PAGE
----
PPARα is also subject to phosphorylation by such kinases as PKA [96], p38 MAPK [97] or ERK MAPK [98]. This causes enhanced ligand-dependent activation. Phosphorylation by p38 MAPK can also inhibit the activity of PPARα [99].

Interaction between various peroxisome proliferator-activated receptors

All three PPAR have a similar LBD structure. This enables their simultaneous activation by the same ligand, for example, a given PUFA [33]. This results in interactions between different PPAR. As yet, unfortunately, not much research has been done into the interactions between various PPAR.

Activation of PPARγ leads to an increase in the expression of genes dependent on this transcription factor and on COX-2 in particular. This is associated with increased expression of PPARβ/δ [100]. However, sole activation of PPARβ/δ by ligand does not cause changes in COX-2 expression. It only cooperates with the activated PPARγ. Depending on the model, activation of PPARβ/δ inhibits [101] or increases [100] transcription activity of PPARγ. Activation of PPARβ/δ also increases expression of PPARα, whereas activation of PPARα decreases expression of PPARβ/δ [100]. Thus, simultaneous activation of PPARα and PPARγ leads to mutual abolishing of activity of both the PPAR through changes in expression of PPARβ/δ. However, the specific tissue expression of various PPAR should not be ignored, as it may modify the response to the activation of these nuclear receptors.

Activation of peroxisome proliferator-activated receptor-γ as an inducer of cyclooxygenase-2 expression

Activating PPAR reduces inflammatory reactions. However, when pro-inflammatory factors are absent, activation of PPARγ induces the expression of COX-2 [100]. In the promoter of gene PTGS2, a PPAR response (PPRE) element is found [102, 103]. Thus, when pro-inflammatory factors are absent, activation of PPARγ causes induction of COX-2 protein expression. Inducers of COX-2 expression, which are commonly known, as compounds decrease expression of COX-2 in inflammatory reactions, are PUFA [γ-linolenic acid (γ-LA), AA, EPA, and DHA] [102, 104, 105, 106] as well as 15d-PGJ2 [107, 108, 109]. Nonsteroidal anti-inflammatory drug (NSAID) is also agonists for PPARγ [110, 111]. This is why such compounds as diclofenac, flufenamic acid, flurbiprofen, indomethacin, or NS-398, despite inhibiting the activity of COX-2, induce expression of that enzyme [107, 108, 109, 112].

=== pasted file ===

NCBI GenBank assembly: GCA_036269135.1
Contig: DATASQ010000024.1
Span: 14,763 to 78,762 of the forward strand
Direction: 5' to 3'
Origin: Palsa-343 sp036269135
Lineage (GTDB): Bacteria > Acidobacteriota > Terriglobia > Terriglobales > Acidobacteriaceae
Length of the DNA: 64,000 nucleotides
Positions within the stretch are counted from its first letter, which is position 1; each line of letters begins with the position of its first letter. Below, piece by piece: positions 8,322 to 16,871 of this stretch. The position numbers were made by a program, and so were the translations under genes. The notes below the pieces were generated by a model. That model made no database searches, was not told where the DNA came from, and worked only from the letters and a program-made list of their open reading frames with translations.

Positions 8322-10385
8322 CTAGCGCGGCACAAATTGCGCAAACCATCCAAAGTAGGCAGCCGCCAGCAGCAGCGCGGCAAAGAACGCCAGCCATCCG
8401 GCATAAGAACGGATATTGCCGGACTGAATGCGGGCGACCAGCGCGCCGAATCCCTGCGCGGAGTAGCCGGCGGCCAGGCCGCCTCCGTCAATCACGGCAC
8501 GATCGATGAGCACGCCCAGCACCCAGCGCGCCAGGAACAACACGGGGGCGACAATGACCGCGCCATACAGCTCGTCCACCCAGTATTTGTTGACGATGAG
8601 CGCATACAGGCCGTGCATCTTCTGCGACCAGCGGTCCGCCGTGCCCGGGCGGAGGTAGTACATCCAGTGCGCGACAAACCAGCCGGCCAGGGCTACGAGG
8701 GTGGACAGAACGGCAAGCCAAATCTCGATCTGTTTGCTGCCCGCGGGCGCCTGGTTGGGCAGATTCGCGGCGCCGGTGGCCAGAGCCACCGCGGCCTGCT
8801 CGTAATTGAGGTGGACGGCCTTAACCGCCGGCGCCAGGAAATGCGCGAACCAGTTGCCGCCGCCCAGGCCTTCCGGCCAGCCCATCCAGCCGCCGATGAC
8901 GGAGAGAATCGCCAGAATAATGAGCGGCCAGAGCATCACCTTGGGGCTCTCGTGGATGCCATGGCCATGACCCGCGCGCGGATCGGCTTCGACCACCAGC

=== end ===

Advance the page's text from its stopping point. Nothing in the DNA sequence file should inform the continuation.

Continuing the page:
AA and EPA (both PUFA) are processed into 2- and 3-series prostanoids [113, 114, 115], respectively. Prostanoids serve a very important biological function, unrelated to inflammatory reactions; they are crucial for proper functioning of the kidneys [116] and blood vessels [117]. Therefore, PUFA must influence the expression and activity of COX-2 differently than in inflammatory reactions. In metabolism, very often, the substrate of a given enzymatic pathway stimulates an increase in the activity of enzymes participating in its processing. That is a likely explanation as to why AA and EPA, by activating PPARγ increase the expression of COX-2. That is, they increase the expression and activity of the enzyme which uses them as substrates. This effect is not related to inflammation, but more likely to the functions of AA and EPA as substrates for the production of prostanoids.

Peroxisome proliferator-activated receptor as a protein with anti-inflammatory properties: effect on NF-κB

Activation of all PPAR, PPARα [4, 118, 119, 120, 121], PPARβ/δ [122, 123] and PPARγ [124, 125, 126, 127] causes inhibition of NF-κB activation (Table 2). Nonetheless, the mechanism of anti-inflammatory properties is a very complex one and takes different forms.
Table 2

Presentation of mechanisms which involve inhibition of NF-κB activity by PPAR

PPAR isoform

The mechanism of the anti-inflammatory properties

Bibliography

PPARα, PPARβ/δ, PPARγ

Direct binding of p65 NF-κB

[30, 94, 128, 129, 130]

PPARγ

Activity of the E3 ubiquitin ligase, proteolytic degradation of p65 NF-κB

[131]

PPARβ/δ

Disruption in the assembly of the complex with TAK1, TAB1, and HSP27, disruption in the activation of NF-κB

[135, 136, 137]

PPARα, PPARγ

Binding of p300, inhibition of acetylation of p65 NF-κB

[30, 140, 141]

PPARα, PPARγ

Increase in the activity of SIRT1, decrease in acetylation of p65 NF-κB

[144, 145, 146, 147, 150]

PPARα, PPARγ

Increase in expression of IκBα, inhibition of NF-κB activation

[154, 155, 156]

PPARβ/δ, PPARγ

Increase in expression and activity of PTEN, inhibition of NF-κB activation

[125, 157, 158, 159, 160, 161]

PPARα, PPARβ/δ, PPARγ

Increase in the expression and activity of HO-1, decrease in the level of ROS